New Principal for Bourke High School


New Bourke High School Principal Ben Delanty (centre) with Deputy Principals Iain Thornton and Kate Dunbar in their first week together. Photo TWH

A new Executive Principal has been appointed to the Bourke High School.

Ben Delanty, from Ashford Central School, has arrived in town, and has completed his first few weeks in the job. Mr Delanty said that he has had ten years’ experience as a principal, before moving to Bourke.

His most recent postings include five years at Ashford Central School, north of Inverell, five years at Yetman Public School on the Queensland border, and at Walhollow Public School, an all-Aboriginal school between Werris Creek and Quirindi.

And it seems isolation won’t pose a problem for Ben Delanty, having spent time at Oodnadatta in the South Australian desert.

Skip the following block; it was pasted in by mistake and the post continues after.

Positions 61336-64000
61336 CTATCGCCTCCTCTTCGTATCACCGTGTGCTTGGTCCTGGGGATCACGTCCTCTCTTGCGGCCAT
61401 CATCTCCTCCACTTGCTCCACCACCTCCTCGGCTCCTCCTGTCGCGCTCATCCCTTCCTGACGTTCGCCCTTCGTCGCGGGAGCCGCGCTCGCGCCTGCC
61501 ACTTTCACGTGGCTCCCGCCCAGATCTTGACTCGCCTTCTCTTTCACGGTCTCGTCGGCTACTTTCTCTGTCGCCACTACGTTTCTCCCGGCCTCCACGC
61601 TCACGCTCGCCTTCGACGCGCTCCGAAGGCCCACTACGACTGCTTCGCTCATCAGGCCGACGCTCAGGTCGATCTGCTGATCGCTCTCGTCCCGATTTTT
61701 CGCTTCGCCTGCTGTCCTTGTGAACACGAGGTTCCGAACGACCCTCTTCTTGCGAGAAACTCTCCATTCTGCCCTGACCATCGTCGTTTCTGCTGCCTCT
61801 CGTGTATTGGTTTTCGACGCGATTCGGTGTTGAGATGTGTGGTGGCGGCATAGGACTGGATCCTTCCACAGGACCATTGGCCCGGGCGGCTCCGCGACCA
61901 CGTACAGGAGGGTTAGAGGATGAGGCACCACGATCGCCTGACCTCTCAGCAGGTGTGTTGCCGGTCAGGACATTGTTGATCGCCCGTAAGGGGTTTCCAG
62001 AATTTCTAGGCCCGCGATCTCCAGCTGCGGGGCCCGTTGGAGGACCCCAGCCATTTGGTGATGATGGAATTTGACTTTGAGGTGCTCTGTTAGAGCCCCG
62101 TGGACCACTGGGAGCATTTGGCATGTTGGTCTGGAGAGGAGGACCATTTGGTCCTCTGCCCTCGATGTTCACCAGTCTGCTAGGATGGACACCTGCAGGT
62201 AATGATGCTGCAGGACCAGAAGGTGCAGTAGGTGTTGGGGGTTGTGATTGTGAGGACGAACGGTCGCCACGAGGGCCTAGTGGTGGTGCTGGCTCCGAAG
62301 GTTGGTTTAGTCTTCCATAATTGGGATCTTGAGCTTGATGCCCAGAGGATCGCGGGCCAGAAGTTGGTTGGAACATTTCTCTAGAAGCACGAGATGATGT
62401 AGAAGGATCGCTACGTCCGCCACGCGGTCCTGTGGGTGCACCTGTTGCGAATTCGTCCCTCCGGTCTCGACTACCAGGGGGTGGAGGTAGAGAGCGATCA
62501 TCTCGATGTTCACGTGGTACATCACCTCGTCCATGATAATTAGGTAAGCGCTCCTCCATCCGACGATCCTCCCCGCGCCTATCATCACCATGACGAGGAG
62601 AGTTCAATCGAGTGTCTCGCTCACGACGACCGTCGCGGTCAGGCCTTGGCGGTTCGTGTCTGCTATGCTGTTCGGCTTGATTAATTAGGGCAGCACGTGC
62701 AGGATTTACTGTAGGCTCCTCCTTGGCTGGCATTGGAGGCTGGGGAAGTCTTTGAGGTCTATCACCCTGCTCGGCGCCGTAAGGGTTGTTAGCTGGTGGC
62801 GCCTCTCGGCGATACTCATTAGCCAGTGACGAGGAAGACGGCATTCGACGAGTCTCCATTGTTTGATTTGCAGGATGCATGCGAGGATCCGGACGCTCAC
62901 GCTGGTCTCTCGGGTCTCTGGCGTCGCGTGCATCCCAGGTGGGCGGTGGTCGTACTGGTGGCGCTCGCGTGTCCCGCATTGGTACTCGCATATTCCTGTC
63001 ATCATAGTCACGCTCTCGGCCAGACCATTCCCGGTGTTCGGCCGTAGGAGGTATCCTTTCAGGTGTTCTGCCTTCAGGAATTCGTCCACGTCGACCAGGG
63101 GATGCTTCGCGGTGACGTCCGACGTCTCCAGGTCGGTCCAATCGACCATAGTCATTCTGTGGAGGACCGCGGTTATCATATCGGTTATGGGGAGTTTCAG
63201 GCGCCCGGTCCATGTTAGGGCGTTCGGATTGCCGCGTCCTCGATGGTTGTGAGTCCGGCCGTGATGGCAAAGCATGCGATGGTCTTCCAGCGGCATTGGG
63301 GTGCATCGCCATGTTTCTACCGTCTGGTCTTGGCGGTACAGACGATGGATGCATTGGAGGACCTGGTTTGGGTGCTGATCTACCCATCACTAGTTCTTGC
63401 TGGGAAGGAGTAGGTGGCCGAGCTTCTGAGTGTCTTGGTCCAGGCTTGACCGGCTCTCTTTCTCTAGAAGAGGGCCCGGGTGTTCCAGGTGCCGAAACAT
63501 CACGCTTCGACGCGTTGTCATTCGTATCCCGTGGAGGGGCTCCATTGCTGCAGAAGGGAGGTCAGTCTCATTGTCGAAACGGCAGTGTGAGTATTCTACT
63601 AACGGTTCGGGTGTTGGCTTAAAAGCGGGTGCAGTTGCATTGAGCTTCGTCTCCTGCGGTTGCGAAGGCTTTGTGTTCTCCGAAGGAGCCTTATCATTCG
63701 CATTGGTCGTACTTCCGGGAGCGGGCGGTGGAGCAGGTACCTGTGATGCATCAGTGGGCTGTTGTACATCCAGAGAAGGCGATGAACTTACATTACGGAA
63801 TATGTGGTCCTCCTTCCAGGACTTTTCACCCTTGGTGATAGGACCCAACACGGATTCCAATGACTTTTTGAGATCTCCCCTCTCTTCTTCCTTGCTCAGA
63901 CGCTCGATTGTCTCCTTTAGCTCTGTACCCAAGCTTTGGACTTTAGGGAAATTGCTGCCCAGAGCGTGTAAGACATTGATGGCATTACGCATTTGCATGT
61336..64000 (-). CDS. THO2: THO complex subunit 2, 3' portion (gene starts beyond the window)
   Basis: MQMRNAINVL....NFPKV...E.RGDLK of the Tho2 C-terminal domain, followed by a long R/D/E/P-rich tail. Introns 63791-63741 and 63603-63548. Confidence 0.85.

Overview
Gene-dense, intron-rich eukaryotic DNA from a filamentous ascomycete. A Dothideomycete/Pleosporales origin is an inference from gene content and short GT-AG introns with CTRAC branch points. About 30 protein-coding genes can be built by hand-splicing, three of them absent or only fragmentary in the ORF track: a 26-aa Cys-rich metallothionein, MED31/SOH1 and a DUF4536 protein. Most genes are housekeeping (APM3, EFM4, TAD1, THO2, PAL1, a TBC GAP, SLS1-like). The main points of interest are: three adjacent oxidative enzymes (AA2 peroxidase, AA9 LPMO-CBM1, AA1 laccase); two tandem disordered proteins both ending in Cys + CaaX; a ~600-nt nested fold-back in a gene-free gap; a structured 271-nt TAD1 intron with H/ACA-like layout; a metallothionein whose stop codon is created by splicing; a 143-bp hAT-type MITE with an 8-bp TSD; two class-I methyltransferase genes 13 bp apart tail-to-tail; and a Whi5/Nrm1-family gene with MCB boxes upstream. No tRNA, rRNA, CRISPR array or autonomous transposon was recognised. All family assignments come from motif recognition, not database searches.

Mr Delanty said he was thrilled and humbled to take on the new role at Bourke High, in which his primary focus is to provide a safe, supportive, and collaborative school.

“That is all we’re doing. Obviously, we’re teaching and have priority areas, but right now all I want our staff focusing on is their relationships with the students.

“Our plan is to leave the negative side of things to me and the executive team, and just let the teachers do their jobs, and get in there and teach.

“But it needs to be a safe place first, and that can be tricky, so we’re really hoping by being very firm and clear with what we’re expecting, that most students will be engaged and supported by the community.

Mr Delanty said that he is passionate about the Connected Communities schooling concept, and that connecting with the community and other agencies will be a high priority during his time in Bourke.

“I’m very task orientated, and I like to have things a certain way.

“I am a big believer that the standard you walk past is the standard you accept.

“The students and staff have heard that from me this week and I believe it has had a significant impact already.

“There’s no miracle involved, it’s just a team-oriented approach of being consistent and being very firm on what is acceptable and what is not.


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